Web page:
In today’s competitive job market you can’t afford to slack when it comes to writing a resume.

An attractive and well-written resume could be the deciding factor when it comes to getting your foot in the door with a company. To this end, you’ll want to spend time developing a resume that deserves a second glance.

Here are a few simple tips for writing a resume that will get an interview:

Simplify the Layout

Resumes that are too jumpy, scrunched, or text-heavy can be overwhelming to a reader and might end up in the “discard” pile despite having all the required qualifications. Experts recommend a layout that has plenty of spacing and directs the reader’s attention to the most important features. Simple layouts are the most desirable and aesthetically pleasing. Here are a few recommendations for simplifying your overall look:

  • Create bold headings
  • Summarize your work at the top
  • Keep task descriptions to a short bullet list

Tailor to the Job

You’ll never land an interview if you send one generic resume to every job. Instead, you’ll want to tailor your resume to highlight tasks that are relevant and applicable to each job. You should spend time analyzing the skills and experience required for the job, and develop relevant examples to include on your resume. It’s not necessary to include every single task on your resume. Pick and choose the most pertinent examples and be prepared to expand on them in an interview.

Include Keywords

Unfortunately, many companies use machine-operated filters to sort through an initial batch of resumes. If you’re not careful, your resume could get tossed before it ever gets in the hands of a hiring manager. Therefore, it is extremely important that you review the job description and incorporate as many of the specific words used in the job description into your resume.

Include a Solid Summary

It’s important to include a summary statement at the top of your resume. This helps to quickly highlight what you bring to the table in terms of your professional skill set and strengths.

Use Action Verbs

The tense you use in your resume writing can have an impact on your overall impression. There is no one-size-fits-all policy on writing a resume, but it should at least include unique action verbs to describe your work experience. The action verbs you choose should reflect the job at hand. For example, if you’ll be managing others, you’ll want to use verbs like managed, guided, and inspired. Similarly, if your new role would require something in event planning you might use verbs like organized, coordinated or planned. Choosing appropriate verbs is a big step in writing an attention-grabbing resume.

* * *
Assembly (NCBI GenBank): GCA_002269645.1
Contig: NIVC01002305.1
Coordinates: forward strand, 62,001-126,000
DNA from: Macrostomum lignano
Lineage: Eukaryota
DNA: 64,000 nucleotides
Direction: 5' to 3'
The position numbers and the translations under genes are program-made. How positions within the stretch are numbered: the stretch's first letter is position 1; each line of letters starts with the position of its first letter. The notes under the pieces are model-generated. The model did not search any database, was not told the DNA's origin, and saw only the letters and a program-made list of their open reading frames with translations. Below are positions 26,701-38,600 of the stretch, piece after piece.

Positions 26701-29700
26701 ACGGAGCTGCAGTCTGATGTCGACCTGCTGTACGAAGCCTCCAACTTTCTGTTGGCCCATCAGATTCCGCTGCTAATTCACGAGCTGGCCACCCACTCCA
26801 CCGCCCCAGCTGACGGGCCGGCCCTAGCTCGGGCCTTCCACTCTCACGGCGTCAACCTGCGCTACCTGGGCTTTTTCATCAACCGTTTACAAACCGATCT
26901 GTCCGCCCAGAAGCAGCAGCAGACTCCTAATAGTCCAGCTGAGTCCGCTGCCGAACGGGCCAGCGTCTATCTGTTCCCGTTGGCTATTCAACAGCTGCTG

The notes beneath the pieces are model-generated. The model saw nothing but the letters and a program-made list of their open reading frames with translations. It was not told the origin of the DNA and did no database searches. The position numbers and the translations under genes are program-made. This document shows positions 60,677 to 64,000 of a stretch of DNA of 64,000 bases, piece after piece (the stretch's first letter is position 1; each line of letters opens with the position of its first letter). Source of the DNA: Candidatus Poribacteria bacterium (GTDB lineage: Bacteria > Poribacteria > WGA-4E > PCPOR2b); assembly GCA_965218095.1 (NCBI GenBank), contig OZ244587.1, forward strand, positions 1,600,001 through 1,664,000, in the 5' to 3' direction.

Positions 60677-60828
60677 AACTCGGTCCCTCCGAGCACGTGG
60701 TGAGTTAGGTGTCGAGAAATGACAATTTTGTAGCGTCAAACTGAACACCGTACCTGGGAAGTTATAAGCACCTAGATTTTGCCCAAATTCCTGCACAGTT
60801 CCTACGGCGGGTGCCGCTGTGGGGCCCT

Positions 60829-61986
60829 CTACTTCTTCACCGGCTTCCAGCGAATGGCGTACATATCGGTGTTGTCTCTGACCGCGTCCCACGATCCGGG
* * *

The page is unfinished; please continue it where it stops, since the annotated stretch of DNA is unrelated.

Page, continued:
Quantify Your Experience

Your future employer wants to know the impact you have in your current organization. Numbers, data, and statistics are a great way to demonstrate this impact. For example, if you are responsible for managing employees make sure you include the number of employees you supervise. If you’re responsible for generating new customers, make sure you measure and communicate your customer acquisition and retention rates. Numbers and quantitative details are a great way to tell a story and communicate how effective you are as an employee.

These are just a few things to consider when learning writing a resume. Resumes are often the key to the door into the interview process, so make sure you spend enough time designing the perfect snapshot of your experience, skills, and long-term goals. And, once you finish writing your resume, make sure to write a cover letter that will grab employer’s attention, too.

Resumes are just one small piece of the journey to finding a new job. If you feel stuck or need support, check out our career coaching services or apply for a free, one-hour discovery session. We’d be honored to help you find a career you love.

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